Thinking about Zeal

I read an article in WSJ this morning using Facebook data to show that gym attendance drops off 10% at the beginning of February.  “Oh, yeah”, you say to yourself, “New Years’ resolutions gone sour.”

But what’s going on here?

I’ve been coasting through January on my fitness goals — 185 lbs, 120/80 blood pressure, and 22% body fat — effortlessly (well, more or less) doing my diet stuff and my exercise stuff.

Is that “will power”?  I don’t think so.  I think it’s zeal.

I’ve been through this a lot over the years: some behavior change, either starting up a good habit or ending a bad one, is unbelievably difficult, day after day, year after year, attempt after attempt.  Until, suddenly, one day, I’m… ready.  And once I’m ready, the change is easy.

What’s changed?  Something happens.  In the case of smoking (which I quit years and years ago), it was the birth of my son.  Not my first child.  And I had struggled to quit after my first was born, without success.  But suddenly, I had reached some tipping point, and it was easy.  I did the same things I had done before — the Nicorette, the rewards, the toleration of overeating, the whole bag of tricks — but now it was effortless.  I would (probably!) have done the same thing if I were living with a smoker.  My zeal had kicked in.

A few questions:

What is zeal?  No idea.  Some kind of limbic-system switch flips to the other position.  Kind of like falling asleep.  or maybe falling in love.

Can you command it?  No idea.  Maybe.  My best guess today is you’ve got to keep trying and simply recognize when the zeal has come.  If you keep trying, your bag of tricks will be ready when the zeal is ready for you.  But maybe there are things you can do to hasten or enhance the probability of getting zeal.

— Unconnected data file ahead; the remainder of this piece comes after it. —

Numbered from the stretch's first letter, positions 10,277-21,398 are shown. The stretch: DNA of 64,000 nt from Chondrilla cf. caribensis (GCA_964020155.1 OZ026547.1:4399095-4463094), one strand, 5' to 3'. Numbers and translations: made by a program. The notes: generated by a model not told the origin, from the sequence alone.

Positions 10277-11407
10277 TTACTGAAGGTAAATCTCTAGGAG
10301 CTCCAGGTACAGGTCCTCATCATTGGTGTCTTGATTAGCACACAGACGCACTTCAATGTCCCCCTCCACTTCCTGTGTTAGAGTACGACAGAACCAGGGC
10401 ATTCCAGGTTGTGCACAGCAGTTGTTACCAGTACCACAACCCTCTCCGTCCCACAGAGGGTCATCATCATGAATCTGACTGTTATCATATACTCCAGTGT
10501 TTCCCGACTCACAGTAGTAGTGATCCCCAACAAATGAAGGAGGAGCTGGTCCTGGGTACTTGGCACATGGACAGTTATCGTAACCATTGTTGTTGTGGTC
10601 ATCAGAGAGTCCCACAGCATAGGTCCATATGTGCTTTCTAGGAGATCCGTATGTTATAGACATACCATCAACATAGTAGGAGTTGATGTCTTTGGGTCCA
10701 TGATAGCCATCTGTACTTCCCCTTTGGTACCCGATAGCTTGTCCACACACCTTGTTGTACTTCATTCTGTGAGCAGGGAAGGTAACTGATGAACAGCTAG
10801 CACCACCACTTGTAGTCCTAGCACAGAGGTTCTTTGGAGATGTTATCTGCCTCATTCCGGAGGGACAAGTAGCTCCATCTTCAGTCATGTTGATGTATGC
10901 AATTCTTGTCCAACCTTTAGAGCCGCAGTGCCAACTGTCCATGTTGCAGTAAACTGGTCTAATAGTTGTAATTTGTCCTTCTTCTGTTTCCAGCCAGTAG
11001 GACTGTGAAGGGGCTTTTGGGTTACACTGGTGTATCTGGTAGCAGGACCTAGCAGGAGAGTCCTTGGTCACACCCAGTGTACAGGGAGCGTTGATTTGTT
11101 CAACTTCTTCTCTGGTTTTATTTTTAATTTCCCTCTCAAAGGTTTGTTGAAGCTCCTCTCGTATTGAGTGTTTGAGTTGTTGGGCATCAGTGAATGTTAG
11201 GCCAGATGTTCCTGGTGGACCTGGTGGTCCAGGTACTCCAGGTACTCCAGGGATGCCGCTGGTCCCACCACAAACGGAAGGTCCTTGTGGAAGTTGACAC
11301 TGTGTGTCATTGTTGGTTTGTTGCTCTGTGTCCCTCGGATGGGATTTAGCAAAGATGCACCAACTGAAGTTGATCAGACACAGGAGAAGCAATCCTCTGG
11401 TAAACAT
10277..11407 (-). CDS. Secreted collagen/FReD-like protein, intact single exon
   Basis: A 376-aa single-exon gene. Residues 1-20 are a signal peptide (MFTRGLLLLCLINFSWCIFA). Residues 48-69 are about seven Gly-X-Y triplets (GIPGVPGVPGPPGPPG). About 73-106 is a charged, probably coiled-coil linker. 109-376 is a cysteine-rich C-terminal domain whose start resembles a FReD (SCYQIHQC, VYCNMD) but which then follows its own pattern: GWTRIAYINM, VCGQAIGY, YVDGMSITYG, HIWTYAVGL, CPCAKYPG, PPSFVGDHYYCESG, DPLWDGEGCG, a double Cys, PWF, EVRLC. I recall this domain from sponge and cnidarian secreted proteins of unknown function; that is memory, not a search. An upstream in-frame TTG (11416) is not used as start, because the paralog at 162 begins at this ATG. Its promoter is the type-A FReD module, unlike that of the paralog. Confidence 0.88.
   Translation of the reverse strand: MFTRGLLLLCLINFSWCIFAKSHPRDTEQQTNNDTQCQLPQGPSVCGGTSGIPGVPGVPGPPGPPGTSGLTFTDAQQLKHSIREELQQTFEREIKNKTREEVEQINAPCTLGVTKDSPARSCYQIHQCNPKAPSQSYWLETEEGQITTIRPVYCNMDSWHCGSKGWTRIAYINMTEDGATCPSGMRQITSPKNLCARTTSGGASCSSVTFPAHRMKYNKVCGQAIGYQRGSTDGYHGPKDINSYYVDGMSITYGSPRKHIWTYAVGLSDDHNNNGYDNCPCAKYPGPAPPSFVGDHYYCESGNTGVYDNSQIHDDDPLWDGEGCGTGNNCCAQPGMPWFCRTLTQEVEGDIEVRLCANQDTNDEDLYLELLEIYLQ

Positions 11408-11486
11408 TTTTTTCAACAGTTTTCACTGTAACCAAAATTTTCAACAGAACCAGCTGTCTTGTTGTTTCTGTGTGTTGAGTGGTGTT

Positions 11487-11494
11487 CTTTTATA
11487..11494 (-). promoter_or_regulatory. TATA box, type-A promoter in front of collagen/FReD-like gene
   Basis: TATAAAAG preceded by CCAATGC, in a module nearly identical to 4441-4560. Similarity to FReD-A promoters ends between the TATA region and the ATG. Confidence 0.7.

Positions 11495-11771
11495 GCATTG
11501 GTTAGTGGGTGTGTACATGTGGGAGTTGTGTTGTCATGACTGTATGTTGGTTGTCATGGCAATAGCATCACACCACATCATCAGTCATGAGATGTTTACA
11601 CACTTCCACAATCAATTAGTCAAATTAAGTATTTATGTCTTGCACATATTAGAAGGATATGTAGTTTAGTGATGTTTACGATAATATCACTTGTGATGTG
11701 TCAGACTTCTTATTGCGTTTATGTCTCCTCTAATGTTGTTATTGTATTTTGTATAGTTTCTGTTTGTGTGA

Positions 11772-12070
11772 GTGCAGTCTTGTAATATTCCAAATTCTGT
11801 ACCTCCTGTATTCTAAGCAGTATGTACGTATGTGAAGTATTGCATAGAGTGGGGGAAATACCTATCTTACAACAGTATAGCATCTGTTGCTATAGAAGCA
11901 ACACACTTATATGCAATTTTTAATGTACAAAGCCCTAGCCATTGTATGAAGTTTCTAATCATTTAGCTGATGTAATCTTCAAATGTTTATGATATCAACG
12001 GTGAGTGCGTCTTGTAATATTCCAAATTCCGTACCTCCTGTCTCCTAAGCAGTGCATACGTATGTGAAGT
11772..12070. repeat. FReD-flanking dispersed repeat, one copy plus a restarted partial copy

OK, well, New Years 2015

New Years resolutions have about the same status in the circles I move in as chiropractic: “Yeah, that stuff doesn’t work.”

But I love them.  For the same reason I like self-improvement and the 7 Habits and everything else: there’s wisdom in there.

I have an essay I’ve never finished about why intellectuals hate self-help… Some New Years I’ll finish it.

In any case, I’ve gotten pretty good mileage out of resolutions at the beginning of January and assessment at the end of December.

And so here I am in 2015, re-beginning blogging (part of a couple of resolutions) and, in January, trying to cobble together a new fitness regime.

I’m a big fan of “Younger Next Year” and what Chris Crowley, the main author, has come to call the “Younger Next Year” books.  I read the latest, “Thinner This Year”, over the holidays.  And it contained, to my surprise and pleasure, a better routine for warm-ups and strength exercises.

Chris C. has my number: his new routine is aimed at strength training done wrong.  He claims — and it makes some sense — that doing the right exercises wrong makes you worse, that form (and the mother of all form, posture) is quite important to fitness.

So I’m trying, first the warm-ups, and then the strength moves themselves, over the month of January.

I’ll keep you posted.